Sunday, March 3, 2013

We get the darnedest projects and never say no...

I'm Mad As Hell and Not Going To Take It Any More...
by Nick Ashton, CEO/Founder, Tracometry Group of Companies.

Project Summary
We have been asked to assist in the following, in a manner where our expertise, technology and community awareness, is focused for a result that instills the facts of the immense human problem of children killing children, family and street life, solutions and a life with reduced violence, so a near normal life can lived day to day.
The Teen Unity Project is children, young ambassadors for the prevention of violence, discussing the solutions and producing a video message/documentary of their views, ideas and importantly their actions. The documentary will explain their concerns, disgust of the situation.  Their elders, parents and government have failed them and they have to take the bull by the horns, so to speak.
They are mad as hell and not going to take it any more…
Instead of resorting to beating us all over the head, in a violent manner, they have turned to using pictures, moving pictures, and words from their own mouths, scenes from the streets to reach out and ask for help.  Rejection and failure to complete this Teen Unity Project will devastate them as a group, individuals and prove they were wrong about us and where we really stand. 
Stand beside them, walk with them, and invest in a project that will make a difference worldwide, in regard to teen violence, killings and downright bullying.  Do not let it slip by as we have no time to reach out ever again.  It is traveling at breakneck speed and like our planets, is as close as it is going to get in our lifetime.  Teen violence growing exponentially and is moving away from while it intensifies, kills more and absorbed more young people into the death trap of the streets and we have no capability to catch-up and solve, if we do not act now!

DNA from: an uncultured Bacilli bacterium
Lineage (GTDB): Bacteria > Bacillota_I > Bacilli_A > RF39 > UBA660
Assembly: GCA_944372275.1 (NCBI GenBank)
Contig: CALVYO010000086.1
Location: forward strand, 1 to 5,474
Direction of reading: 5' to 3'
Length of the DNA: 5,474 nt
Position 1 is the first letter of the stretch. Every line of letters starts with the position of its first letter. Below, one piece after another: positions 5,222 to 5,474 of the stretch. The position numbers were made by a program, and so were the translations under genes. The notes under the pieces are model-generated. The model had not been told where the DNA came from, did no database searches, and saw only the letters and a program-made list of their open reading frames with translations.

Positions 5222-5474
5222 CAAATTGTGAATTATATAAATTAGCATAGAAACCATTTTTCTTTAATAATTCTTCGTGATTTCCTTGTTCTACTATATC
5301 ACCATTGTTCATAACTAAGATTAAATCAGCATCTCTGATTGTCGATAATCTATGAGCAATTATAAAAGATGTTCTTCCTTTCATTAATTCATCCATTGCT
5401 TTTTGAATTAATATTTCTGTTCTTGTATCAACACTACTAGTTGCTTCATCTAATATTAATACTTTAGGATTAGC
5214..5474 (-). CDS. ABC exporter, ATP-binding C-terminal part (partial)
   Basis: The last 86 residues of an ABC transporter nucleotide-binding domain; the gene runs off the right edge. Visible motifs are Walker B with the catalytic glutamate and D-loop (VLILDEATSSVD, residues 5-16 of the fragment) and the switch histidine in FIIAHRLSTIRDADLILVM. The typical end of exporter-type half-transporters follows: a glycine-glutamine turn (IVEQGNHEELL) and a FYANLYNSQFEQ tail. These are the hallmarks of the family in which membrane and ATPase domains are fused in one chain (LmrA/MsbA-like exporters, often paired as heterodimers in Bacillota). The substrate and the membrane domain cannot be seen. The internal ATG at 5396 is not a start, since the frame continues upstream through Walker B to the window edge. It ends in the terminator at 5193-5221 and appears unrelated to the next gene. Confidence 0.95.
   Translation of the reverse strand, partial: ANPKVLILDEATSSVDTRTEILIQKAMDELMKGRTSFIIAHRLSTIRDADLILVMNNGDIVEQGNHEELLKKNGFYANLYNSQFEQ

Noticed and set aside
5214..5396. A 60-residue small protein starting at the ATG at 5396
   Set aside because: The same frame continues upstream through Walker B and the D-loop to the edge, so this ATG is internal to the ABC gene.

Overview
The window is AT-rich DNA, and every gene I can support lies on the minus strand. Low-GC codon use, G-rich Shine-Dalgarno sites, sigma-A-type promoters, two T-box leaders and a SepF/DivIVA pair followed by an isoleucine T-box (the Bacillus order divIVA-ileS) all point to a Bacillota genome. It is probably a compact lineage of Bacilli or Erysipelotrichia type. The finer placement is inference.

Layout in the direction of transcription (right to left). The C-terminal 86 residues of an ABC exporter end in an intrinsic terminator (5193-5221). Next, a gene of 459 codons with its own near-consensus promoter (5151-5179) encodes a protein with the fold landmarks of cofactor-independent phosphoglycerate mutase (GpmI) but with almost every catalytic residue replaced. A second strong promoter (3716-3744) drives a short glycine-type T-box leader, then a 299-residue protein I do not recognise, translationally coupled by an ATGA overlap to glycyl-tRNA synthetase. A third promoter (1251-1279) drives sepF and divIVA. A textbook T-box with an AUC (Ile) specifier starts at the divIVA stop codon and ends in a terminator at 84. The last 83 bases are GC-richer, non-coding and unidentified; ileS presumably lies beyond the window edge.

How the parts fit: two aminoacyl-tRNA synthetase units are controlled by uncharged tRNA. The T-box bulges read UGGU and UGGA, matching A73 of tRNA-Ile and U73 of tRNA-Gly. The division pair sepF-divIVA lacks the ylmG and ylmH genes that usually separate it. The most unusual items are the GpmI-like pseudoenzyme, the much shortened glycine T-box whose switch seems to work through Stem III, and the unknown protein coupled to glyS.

The time frame for this and our initial connection is on more than a short fuse, as is the overall problem.  Easily, we could say, sure, next year!  You now that next year never comes as it is always today. It is a project that is wonderful in concept and short on the normal problem of life, CA$H.  They have no budget whatsoever and have laid their cards on the table. 
Martin Luther King, Jr, said:
“Our Lives Begin To End The Day We Become Silent About Things That Matter.”
This is an ethnic problem and encompasses all children, the fact is, some say, it is, in Indianapolis, an African American problem. In point, it is a youth violence problem and there is a solution for all.
Achievable?  Yes, and brilliantly with financial assistance.  Tracometry has evaluated the project, completed its own study of the real facts of the issues and their wanted results.  We can produce a documentary of meaning, addressing the problem, sharing the solution with the children and young people involved at the grass roots level.  They are wanting to stop the violence, lead normal lives and stop others from leaving this earth before their real time is up.  They want to delay the inevitable and lead productive lives and not the lives they are surrounded by on the streets, in their own homes and communities.
The recognition of the problems of their environment is a gigantic step and must be embraced, nurtured, expanded and actioned.  You never stifle enthusiasm, innovation or forward thinking!  Simply put, they want to do something about it, NOW!
Here is an extract from their proposal:
The Indianapolis Chapter of Indiana Black Expo, Inc. (IC-IBE) will facilitate roundtable discussions that promote unity among urban youth ages 12-19. The goal is to build support for effective, sustainable efforts to prevent dis-unity and the problems it creates before it occurs so that our youth can thrive in safe environments with supportive relationships and opportunities for success. These forums will take place at the Walker Theater on May 13th, June 10th, and July 8th leading up to Indiana Black Expo's 2013 Summer Celebration in July and culminating with a youth produced social science documentary that captures and disseminates best, promising and emerging practices for promoting unity in the community among youth from their perspective.
Research has documented the magnitude of youth violence and the trends in that violence over time. But what do we know about why young people become involved in violence? Why do some youths get caught up in violence while others do not? There is no simple answer to these questions, but scientists have identified a number of things that put children and adolescents at risk of violent behavior and some things that seem to protect them from the effects of risk.